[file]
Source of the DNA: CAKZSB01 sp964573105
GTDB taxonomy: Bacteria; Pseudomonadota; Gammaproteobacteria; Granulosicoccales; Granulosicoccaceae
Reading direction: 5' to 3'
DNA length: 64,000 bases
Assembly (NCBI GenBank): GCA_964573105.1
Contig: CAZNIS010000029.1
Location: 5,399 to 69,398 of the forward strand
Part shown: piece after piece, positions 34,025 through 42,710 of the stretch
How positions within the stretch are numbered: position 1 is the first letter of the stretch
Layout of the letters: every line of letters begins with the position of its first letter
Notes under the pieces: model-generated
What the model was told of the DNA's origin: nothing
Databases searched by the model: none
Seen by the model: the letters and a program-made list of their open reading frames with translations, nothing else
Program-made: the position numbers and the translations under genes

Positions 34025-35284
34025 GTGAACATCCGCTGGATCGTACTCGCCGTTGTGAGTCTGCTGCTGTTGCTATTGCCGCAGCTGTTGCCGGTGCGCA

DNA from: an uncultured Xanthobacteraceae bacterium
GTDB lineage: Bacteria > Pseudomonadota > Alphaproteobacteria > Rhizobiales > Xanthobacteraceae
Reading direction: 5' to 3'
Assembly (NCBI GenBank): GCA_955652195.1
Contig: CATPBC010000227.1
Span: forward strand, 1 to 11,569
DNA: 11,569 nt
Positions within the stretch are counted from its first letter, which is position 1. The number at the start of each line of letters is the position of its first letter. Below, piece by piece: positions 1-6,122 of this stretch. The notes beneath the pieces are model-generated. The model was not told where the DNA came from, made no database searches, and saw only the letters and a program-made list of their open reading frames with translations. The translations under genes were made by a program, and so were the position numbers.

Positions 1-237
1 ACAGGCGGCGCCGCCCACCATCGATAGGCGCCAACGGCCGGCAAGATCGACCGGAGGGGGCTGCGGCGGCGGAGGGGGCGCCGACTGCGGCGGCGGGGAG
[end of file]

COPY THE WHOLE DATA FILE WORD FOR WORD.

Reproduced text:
Source of the DNA: CAKZSB01 sp964573105
GTDB taxonomy: Bacteria; Pseudomonadota; Gammaproteobacteria; Granulosicoccales; Granulosicoccaceae
Reading direction: 5' to 3'
DNA length: 64,000 bases
Assembly (NCBI GenBank): GCA_964573105.1
Contig: CAZNIS010000029.1
Location: 5,399 to 69,398 of the forward strand
Part shown: piece after piece, positions 34,025 through 42,710 of the stretch
How positions within the stretch are numbered: position 1 is the first letter of the stretch
Layout of the letters: every line of letters begins with the position of its first letter
Notes under the pieces: model-generated
What the model was told of the DNA's origin: nothing
Databases searched by the model: none
Seen by the model: the letters and a program-made list of their open reading frames with translations, nothing else
Program-made: the position numbers and the translations under genes

Positions 34025-35284
34025 GTGAACATCCGCTGGATCGTACTCGCCGTTGTGAGTCTGCTGCTGTTGCTATTGCCGCAGCTGTTGCCGGTGCGCA

DNA from: an uncultured Xanthobacteraceae bacterium
GTDB lineage: Bacteria > Pseudomonadota > Alphaproteobacteria > Rhizobiales > Xanthobacteraceae
Reading direction: 5' to 3'
Assembly (NCBI GenBank): GCA_955652195.1
Contig: CATPBC010000227.1
Span: forward strand, 1 to 11,569
DNA: 11,569 nt
Positions within the stretch are counted from its first letter, which is position 1. The number at the start of each line of letters is the position of its first letter. Below, piece by piece: positions 1-6,122 of this stretch. The notes beneath the pieces are model-generated. The model was not told where the DNA came from, made no database searches, and saw only the letters and a program-made list of their open reading frames with translations. The translations under genes were made by a program, and so were the position numbers.

Positions 1-237
1 ACAGGCGGCGCCGCCCACCATCGATAGGCGCCAACGGCCGGCAAGATCGACCGGAGGGGGCTGCGGCGGCGGAGGGGGCGCCGACTGCGGCGGCGGGGAG